Cowgirls overpower Purdue 73-66 in women's tourney
WEST LAFAYETTE, Ind. (AP) Oklahoma State refused to let anything get in the way of Monday night's celebration.
Not another second-half collapse, not its penchant for alternating wins and losses and certainly not Tiffany Bias' injury. Instead, the Cowgirls found a way to persevere one more time.
Brittney Martin finished with 20 points and 20 rebounds, LaShawn Jones added 16 points and 12 rebounds, and Oklahoma State reached its first Sweet 16 in six years with a 73-66 win at Purdue.
''We wanted to win. That sounds silly, but I was going as hard as I could. I was going to get it done,'' Martin said after the Cowgirls won their second straight for the first time since January.
It was a sweet victory for a program rocked 2 1/2 years ago by a fatal plane crash that claimed the lives of then head coach Kurt Budke and assistant coach Miranda Serna.
Since then, coach Jim Littell has presided over the best three-season run in school history.
As the Cowgirls (25-8) steadily progressed in the rugged Big 12, they wound up winning the 2012 WNIT for the school's first postseason tourney title, reached the second round of last year's NCAA tournament before blowing a double-digit lead in the second half at Duke and are now off to the regional semifinals for the first time since 2008 and the third time in school history. Their 69 wins over that span also are a school record.
Now the fifth-seeded Cowgirls head to Notre Dame for Saturday's showdown with the top-seeded and undefeated Fighting Irish. Notre Dame advanced with an 84-67 win over Arizona State.
But Oklahoma State's big win nearly came at a hefty price.
Bias stepped awkwardly on another player's foot with 14:04 left in the game as Purdue's Courtney Moses drove to the basket. The Cowgirls' star point guard stayed down for several minutes, then was carried directly into the locker room.
She didn't return until the 2:45 mark but the unanimous all-conference selection wasn't going to miss this one for anything, even though was gingerly lifted by a teammate in the postgame celebration while most of the other players jumped up and down and climbed into the stands. And she doesn't expect to miss the next game, either.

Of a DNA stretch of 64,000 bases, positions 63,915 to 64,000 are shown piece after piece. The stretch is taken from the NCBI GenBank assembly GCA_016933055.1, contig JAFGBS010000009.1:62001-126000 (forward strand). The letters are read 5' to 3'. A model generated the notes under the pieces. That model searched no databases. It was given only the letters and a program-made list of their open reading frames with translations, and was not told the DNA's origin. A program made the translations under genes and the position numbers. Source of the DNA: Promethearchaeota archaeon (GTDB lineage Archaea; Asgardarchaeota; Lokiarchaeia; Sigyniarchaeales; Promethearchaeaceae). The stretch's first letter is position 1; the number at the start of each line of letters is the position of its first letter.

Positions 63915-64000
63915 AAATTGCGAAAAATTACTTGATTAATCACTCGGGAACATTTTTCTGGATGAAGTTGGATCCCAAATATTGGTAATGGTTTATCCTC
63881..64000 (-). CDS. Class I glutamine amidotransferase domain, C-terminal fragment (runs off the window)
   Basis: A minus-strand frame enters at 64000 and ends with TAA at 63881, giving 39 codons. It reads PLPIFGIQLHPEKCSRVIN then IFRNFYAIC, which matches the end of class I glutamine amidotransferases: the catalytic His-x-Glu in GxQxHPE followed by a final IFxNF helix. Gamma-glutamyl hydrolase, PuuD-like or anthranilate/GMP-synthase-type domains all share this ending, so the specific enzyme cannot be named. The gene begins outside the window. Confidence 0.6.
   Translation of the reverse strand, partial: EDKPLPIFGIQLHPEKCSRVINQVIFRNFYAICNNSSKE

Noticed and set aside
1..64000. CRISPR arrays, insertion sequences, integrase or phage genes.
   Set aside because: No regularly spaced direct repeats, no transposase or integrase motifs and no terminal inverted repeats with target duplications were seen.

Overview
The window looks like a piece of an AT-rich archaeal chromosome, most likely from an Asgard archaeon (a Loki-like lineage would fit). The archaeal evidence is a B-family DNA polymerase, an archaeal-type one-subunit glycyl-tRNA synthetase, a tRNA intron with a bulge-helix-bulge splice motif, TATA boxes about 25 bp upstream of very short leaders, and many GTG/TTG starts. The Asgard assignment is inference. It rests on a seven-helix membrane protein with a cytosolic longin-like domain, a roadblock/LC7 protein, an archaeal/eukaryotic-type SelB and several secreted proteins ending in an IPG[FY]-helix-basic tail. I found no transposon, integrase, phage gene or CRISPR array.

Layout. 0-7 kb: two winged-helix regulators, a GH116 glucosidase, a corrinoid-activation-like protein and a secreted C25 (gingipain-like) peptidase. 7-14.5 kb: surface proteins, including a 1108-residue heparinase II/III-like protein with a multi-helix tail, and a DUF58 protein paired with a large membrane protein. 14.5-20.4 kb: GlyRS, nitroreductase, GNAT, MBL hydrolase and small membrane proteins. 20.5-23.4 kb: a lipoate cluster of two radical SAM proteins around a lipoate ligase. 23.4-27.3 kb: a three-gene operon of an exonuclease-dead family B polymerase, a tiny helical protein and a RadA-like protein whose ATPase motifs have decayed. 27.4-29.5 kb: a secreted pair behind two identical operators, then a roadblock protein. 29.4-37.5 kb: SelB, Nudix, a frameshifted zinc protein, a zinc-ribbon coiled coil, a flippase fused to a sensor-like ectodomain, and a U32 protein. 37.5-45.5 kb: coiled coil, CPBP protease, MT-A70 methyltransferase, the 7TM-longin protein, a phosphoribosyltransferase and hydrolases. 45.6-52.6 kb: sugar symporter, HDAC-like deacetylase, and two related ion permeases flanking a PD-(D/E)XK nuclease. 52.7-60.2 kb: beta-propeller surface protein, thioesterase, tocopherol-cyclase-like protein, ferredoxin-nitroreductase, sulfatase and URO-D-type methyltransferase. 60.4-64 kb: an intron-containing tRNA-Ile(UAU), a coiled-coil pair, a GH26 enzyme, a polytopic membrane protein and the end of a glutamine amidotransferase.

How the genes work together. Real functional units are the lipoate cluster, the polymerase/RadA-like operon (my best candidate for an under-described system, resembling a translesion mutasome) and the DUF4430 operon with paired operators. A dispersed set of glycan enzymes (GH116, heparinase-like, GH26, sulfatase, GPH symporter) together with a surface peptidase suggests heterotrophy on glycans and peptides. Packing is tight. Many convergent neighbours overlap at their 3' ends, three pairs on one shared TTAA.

''I think it will be fine,'' Bias said, lying on the floor with the ice-covered ankle raised on her locker bench. ''Our trainer is great and we'll do a whole bunch of rehab between now and then. But we've got great players, too.''
For Purdue (22-9), it was another tough finish.
The Boilermakers shot just 37.9 percent from the field and finished with 18 turnovers. They have now four straight in the second round, three of those against No. 5 seeds with two of those coming at Mackey Arena.
Whitney Bays finished with 21 points and 13 rebounds. Moses had 11 points and broke the school's record for 3-pointers. She ends her career with 240, two more than Katie Gearlds.
But that was little consolation for a team that hasn't reached the regional round since 2009.
''Martin had the game of her life,'' coach Sharon Versyp said. ''They controlled the tempo. We couldn't get where we needed to be. We needed to rebound better and box out better.''
By the time Purdue figured all that out, it was too late.
Martin finished three rebounds short of matching the first and second-round record in a single tourney game, a mark that has stood since 1985.
Oklahoma State took control quickly with an early 17-10 lead before giving it right back. The Cowgirls answered with a 9-2 spurt to rebuild a 28-22 lead and never trailed again.
They led 38-31 at the half, opened the second half on a 9-1 spurt and then allowed Purdue to get as close as 52-46 when Bias left.
But the Cowgirls came right back with a 15-6 run that made it 61-47 and Purdue never got closer than nine until the final basket.
''Our unity and chemistry was unbelievable. We couldn't have won had we had just one or two play well,'' Littell said. ''(Roshunda) Johnson hit big shots, she shouldered the load when Bias went down. Martin had a career night with huge numbers. A rebounding machine, she put us on her back.''